Despite protests from the Jewish state, the UN cultural agency has adopted a resolution condemning the way Israel deals with a key holy site in east Jerusalem. The document was drafted by Arab countries.
UNESCO's executive board has officially endorsed a controversial resolution surrounding a key holy site in east Jerusalem.
The text of the resolution, drafted by seven Arab countries - Algeria, Egypt, Lebanon, Morocco, Oman, Qatar and Sudan - sharply criticizes Israel for restricting Muslim access to Islam's third holiest site, known as the Al-Aqsa mosque compound. It also condemns nearby excavation projects.
Although the resolution does acknowledge that the Old City is important to "the three monotheistic religions," Islam, Judaism and Christianity, it refers to the holy site using its Muslim names, Al-Aqsa or al-Haram al-Sharif.
Known to Jews as the Temple Mount, the site is considered the holiest site in Judaism.
The east Jerusalem site covers 14 hectares (35 acres) in the southeast corner of the Old City. It was seized by Israel during the Six-Day War in 1967, though its annexation was never internationally recognized.
Israel considers all of Jerusalem as its undivided capital, but Palestinians want the eastern sector as capital of their future state.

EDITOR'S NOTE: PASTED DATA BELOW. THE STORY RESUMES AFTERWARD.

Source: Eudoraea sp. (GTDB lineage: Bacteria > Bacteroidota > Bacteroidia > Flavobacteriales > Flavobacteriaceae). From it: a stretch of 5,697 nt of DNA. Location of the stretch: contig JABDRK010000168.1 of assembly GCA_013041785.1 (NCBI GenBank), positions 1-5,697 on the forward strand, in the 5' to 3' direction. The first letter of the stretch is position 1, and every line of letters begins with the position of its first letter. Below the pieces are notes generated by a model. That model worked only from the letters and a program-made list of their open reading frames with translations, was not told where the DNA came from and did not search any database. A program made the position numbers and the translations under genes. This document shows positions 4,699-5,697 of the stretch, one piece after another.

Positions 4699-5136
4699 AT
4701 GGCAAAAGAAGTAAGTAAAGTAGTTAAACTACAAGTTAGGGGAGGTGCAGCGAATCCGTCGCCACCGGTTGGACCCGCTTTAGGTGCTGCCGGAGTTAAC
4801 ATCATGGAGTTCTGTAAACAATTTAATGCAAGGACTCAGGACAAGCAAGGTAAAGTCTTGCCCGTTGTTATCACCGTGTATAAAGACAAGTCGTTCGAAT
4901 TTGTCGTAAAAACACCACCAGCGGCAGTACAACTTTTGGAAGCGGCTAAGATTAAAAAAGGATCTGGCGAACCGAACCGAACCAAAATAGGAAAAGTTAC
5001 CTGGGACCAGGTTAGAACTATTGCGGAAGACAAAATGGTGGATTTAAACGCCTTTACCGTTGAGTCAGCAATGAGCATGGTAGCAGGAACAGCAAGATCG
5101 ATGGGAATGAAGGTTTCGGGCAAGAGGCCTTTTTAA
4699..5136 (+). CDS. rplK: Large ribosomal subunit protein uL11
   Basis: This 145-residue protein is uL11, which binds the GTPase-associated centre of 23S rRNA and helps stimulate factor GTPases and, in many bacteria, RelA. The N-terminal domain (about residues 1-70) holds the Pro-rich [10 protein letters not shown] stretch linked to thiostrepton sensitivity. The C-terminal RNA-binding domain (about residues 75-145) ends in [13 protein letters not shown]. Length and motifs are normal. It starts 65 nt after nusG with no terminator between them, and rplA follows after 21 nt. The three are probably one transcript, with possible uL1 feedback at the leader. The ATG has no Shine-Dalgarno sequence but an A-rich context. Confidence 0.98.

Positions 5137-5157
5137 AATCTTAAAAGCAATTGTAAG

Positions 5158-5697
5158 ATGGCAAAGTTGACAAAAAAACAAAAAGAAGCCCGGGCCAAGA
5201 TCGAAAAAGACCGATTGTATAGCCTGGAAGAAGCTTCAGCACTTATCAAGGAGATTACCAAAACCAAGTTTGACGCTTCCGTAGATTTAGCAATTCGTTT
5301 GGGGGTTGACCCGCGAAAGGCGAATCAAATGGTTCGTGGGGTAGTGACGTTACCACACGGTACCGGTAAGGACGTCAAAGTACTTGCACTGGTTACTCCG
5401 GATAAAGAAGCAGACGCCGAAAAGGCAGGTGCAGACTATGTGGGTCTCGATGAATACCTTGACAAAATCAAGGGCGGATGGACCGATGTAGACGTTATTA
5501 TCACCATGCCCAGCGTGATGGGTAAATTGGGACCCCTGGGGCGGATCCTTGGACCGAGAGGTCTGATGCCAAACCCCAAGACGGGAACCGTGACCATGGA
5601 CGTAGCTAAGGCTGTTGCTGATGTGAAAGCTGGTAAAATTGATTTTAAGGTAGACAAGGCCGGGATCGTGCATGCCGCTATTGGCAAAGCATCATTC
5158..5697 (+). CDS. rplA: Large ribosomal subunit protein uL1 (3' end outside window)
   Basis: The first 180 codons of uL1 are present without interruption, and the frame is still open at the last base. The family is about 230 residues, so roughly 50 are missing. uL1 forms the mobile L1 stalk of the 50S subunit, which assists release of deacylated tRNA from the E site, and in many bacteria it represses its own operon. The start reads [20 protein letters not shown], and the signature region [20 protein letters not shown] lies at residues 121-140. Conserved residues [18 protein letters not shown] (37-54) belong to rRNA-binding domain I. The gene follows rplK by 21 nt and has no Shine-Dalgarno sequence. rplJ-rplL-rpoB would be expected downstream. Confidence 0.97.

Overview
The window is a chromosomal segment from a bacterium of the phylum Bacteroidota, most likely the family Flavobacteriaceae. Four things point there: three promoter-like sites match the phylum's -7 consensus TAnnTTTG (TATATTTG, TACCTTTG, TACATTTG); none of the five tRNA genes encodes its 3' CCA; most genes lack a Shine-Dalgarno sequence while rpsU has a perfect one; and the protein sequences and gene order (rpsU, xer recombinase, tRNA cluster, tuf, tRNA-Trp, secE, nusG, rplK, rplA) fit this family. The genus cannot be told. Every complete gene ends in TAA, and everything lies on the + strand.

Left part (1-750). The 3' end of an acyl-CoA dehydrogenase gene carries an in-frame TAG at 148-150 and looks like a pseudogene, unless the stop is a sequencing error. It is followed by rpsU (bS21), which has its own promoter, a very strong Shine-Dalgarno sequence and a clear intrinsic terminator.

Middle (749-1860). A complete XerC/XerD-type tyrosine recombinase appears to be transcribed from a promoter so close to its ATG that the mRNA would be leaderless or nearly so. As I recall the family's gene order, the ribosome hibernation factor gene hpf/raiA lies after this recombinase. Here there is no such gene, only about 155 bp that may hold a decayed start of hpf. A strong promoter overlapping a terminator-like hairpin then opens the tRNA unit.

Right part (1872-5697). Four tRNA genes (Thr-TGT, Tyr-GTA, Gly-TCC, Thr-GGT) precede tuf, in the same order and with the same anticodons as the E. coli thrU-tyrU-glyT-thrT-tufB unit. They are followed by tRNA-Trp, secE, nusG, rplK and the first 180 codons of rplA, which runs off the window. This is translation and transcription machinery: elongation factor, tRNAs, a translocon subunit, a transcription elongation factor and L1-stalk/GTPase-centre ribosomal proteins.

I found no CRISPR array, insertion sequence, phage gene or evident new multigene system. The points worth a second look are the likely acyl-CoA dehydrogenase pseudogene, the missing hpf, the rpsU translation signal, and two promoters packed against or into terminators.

Throughout the UNESCO document, Israel is also described as "the occupying power." The text also includes condemnation of Israel's blockade of Gaza and "constant aggressions by the Israeli settlers" in the West Bank.
When the resolution was voted on last Thursday at the committee stage, it obtained 24 votes in favor, six against and 26 abstentions. In Tuesday's final vote, Mexico changed its in-favor vote to an abstention.
Israel suspended its cooperation with UNESCO last week in reaction to the draft resolution. Its ambassador to UNESCO, Carmel Shama Hacohen, accused the Palestinians of "playing games."
"This is the wrong place to solve problems between countries or people," he said on Tuesday.
Palestine was admitted to UNESCO in 2011. There have since been different diplomatic disagreements resulting from resolutions condemning Israel.
Meanwhile, UNESCO chief Irina Bokova has also distanced herself from the resolution, saying that "nowhere more than in Jerusalem do Jewish, Christian and Muslim heritage and traditions share space," she said.
eg/cmk (AFP, dpa)